Chapter 24 - Actions and Lazy Variables

First off, thanks for the in depth book on the topic!

Quick question, to quote from Chapter 24:

The last thing to tackle is the addition of existing items. For this, you’ll need a new Action that isn’t temporary; remember that actions have to be referenced other than via a subscription, otherwise they’ll be deallocated. As mentioned in Chapter 19, this is a frequent source of confusion.

Create a new lazy variable in TasksViewModel:

lazy var editAction…

I did refer back to Chapter 19 and couldn’t find a discussion there about when and how to use Actions in a temporary vs permanent way. Can I trouble you to elaborate a bit further on the when and how? Is that the purpose of the “lazy var”, to “use” the action outside of a subscription? Why do we want the action to be permanent in this particular example?

The problem I’m trying to solve is extending the ideas in Chapter 24 to include a login (through Realm Cloud) before viewing the task list, and in order to do that I need to pass login credentials from the LoginViewController to the LoginViewModel, and not sure if I should be pointing those credentials towards a function within LoginViewModel, towards a lazy var, or what. In the example ViewModel code, you have a combination of short functions and actions defined; when would you choose one over the other? Help would be greatly appreciated.

A concrete example would be contrasting these two:

func onCreateTask() -> CocoaAction {
    return CocoaAction { _ in
        return self.taskService
            .createTask(title: "")
            .flatMap { task -> Observable<Void> in
                let editViewModel = EditTaskViewModel(task: task,
                                                      coordinator: self.sceneCoordinator,
                                                      updateAction: self.onUpdateTitle(task: task),
                                                      cancelAction: self.onDelete(task: task))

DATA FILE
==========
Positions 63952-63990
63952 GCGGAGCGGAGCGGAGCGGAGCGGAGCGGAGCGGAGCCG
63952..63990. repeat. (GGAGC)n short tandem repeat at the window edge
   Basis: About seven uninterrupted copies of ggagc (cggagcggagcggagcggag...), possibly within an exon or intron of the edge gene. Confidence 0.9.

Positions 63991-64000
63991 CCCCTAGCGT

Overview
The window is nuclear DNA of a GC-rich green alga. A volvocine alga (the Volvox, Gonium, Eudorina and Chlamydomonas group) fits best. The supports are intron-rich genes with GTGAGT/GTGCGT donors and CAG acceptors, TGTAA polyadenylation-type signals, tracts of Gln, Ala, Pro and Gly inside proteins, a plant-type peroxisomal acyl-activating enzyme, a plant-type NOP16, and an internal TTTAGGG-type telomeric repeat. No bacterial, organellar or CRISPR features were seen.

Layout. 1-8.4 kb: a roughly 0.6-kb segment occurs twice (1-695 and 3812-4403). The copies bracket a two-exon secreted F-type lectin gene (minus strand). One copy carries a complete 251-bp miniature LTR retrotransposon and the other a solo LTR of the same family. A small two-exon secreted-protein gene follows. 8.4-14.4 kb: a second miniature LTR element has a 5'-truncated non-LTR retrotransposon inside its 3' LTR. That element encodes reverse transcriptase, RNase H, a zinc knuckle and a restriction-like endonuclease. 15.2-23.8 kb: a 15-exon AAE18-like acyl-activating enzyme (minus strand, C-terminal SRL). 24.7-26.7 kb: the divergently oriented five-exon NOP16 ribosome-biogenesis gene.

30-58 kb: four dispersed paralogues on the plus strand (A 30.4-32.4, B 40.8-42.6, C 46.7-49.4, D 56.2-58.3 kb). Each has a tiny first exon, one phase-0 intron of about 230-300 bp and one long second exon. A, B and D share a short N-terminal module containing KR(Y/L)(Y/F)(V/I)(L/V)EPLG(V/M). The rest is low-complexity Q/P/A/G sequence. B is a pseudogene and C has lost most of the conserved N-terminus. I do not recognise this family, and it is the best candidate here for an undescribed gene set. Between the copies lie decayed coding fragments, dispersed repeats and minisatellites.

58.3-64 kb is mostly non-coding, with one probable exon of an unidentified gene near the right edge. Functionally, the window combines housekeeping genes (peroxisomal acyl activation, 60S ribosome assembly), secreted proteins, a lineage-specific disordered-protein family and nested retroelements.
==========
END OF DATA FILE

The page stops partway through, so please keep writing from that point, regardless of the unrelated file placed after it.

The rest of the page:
return self.sceneCoordinator
                    .transition(to: Scene.editTask(editViewModel), type: .modal)
                    .asObservable().map { _ in }

lazy var editAction: Action<TaskItem, Swift.Never> = { this in
    return Action { task in
        let editViewModel = EditTaskViewModel(
            task: task,
            coordinator: this.sceneCoordinator,
            updateAction: this.onUpdateTitle(task: task)
        return this.sceneCoordinator
            .transition(to: Scene.editTask(editViewModel), type: .modal)

They both end up presenting the editing modal, but one is constructed as a lazy var and the other as a function?

Many thanks in advance,


@fpillet Can you please help with this when you get a chance? Thank you - much appreciated! :]

Hi @scott36,

An Action is and object with input (Observer) and output (Observable) endpoints. But one important thing to remember is that, like any object, it has to be retained by something to survive the current scope.

Returning a newly created Action from a function will create a new Action object, than pass ownership to the caller. If caller merely subscribes to the action output, for example, without retaining a reference to the action, then the Action will be destroyed as soon as the caller’s local scope exits.

In some cases, returning a new Action from a function is fine when you know that the caller will retain it (for example, set it as a button’s .rx.action). In other cases, using a lazy var guarantees that your model object itself is the owner of the Action, that it is being created only once and that it won’t be destroyed until your model object is destroyed.

So yes my examples show both ways and I intended to highlight both ways of managing action lifetimes. Guess I should expand the explanation a bit to make it clearer, thanks for pointing this out!

Let me know if you need further examples or clarification.

First, thank you for this wonderful book.

Probably this is an off-topic question, but it is related with the source code. Could you help me please with the thing I want to solve? In the function: